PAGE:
On July 23rd, 2021, Valentin Inzko, the High Representative for Bosnia and Herzegovina (BiH), introduced a Law on the Amendment to the Criminal Code of Bosnia and Herzegovina punishing the denial of international crimes and glorification of war criminals. Coming shortly before the end of his mandate, this decision, in Inzko’s words, was taken after “all chances offered to the domestic authorities to distance themselves from war criminals were ultimately rejected.”
The Srebrenica Memorial Center and the Post-Conflict Research Center are organizing the third edition of the Srebrenica Youth School from July 5th to 13th. The participants will have the opportunity to learn about transitional justice, memorialization and historical narrative building, human rights, and the prevention of genocide and mass atrocities.
The preservation of reproductive rights is one of the greatest challenges to personal rights in 2022. Activists in both the developed and developing worlds share this common fear as governments large and small slowly roll back on previously established legal rights.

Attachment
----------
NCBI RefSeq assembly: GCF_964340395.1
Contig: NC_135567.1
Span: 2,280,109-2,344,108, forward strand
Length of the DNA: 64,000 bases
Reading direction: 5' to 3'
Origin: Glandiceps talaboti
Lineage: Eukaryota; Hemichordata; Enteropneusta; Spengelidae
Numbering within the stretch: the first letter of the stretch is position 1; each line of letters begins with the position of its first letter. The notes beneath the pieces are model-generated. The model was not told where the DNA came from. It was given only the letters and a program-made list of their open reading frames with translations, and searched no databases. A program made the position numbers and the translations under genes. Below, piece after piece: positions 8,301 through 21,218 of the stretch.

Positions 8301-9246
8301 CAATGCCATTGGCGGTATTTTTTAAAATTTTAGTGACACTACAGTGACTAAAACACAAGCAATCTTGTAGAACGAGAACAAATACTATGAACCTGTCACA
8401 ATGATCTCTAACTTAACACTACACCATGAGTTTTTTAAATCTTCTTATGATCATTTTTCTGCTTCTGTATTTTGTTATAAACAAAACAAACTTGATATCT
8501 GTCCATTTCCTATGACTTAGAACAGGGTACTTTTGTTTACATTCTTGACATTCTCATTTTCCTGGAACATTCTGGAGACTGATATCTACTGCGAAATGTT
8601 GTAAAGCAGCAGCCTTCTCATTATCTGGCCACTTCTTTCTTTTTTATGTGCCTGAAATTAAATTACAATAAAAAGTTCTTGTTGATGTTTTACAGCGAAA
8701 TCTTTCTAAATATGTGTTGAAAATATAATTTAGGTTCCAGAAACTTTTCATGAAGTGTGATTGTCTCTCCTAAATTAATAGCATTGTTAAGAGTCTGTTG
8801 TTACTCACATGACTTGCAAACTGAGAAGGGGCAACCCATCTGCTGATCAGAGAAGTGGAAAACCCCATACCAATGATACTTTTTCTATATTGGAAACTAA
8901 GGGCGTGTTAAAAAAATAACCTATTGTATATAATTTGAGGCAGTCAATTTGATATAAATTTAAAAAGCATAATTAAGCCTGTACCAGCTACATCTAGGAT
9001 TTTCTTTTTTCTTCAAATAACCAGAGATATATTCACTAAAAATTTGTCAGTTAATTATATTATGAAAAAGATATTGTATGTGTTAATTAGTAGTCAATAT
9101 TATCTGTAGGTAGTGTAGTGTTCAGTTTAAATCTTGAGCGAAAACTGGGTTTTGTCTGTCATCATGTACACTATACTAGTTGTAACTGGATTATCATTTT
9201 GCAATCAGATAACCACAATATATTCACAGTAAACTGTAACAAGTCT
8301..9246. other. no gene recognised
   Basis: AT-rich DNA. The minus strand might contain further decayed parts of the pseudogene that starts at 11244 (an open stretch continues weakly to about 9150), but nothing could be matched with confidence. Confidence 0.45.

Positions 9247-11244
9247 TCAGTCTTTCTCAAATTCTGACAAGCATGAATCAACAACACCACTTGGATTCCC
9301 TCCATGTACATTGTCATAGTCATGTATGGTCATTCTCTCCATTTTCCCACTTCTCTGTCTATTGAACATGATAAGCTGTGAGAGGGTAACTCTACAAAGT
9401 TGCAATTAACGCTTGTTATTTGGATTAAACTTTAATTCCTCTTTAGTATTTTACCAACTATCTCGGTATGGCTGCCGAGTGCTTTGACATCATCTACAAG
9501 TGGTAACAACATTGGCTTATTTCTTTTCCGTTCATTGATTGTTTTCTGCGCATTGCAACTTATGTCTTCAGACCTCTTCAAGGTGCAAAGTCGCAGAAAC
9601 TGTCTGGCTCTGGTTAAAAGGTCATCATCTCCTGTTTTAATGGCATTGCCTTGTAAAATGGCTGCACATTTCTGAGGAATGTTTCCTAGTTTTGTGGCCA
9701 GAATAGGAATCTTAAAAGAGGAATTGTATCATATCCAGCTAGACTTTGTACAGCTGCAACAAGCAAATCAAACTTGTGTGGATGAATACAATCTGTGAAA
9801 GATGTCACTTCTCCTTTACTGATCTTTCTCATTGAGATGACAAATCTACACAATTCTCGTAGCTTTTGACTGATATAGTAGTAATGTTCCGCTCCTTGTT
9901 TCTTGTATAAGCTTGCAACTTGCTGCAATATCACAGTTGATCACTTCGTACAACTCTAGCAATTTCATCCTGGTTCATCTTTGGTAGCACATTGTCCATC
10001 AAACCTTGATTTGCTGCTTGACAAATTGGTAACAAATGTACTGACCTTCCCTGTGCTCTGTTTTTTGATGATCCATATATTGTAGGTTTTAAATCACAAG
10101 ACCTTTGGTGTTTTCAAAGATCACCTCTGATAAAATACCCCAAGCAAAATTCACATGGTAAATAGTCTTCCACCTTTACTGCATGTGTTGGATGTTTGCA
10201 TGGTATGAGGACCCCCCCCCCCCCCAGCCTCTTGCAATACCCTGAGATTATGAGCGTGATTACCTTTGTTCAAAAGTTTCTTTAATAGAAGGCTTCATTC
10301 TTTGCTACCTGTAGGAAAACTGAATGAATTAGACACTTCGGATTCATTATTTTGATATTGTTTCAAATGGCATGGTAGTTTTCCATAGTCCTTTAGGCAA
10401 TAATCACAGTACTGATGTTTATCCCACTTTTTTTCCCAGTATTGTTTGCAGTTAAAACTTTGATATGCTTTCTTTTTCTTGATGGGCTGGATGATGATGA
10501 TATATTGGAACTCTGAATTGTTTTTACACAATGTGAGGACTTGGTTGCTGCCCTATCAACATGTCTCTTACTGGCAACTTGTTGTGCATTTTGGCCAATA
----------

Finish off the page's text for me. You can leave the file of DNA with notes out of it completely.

“I never had a better coffee than this one,” “Great job, man, congratulations,” “Wow, your coffee was so good, congratulations!” These words can be heard often in Zmajevo Srce [Dragon’s Heart], the only café in Tuzla where people with Down syndrome and other disabilities work as waiters. Such words and praise mean a lot to them. They understand everything very well and they always remember what you order.
Once they reach 18 and leave the orphanages in which they grew up, children without parental care as well as those with developmental difficulties are left on their own and, in the process, they face rejection by their communities.
A regional example of positive practices is the Croatian LGBTIQ + association ZA-Pravo, which was founded two years ago at the University of Zagreb Law Faculty. This association fights against discrimination and works to promote the visibility of queer people in the university environment.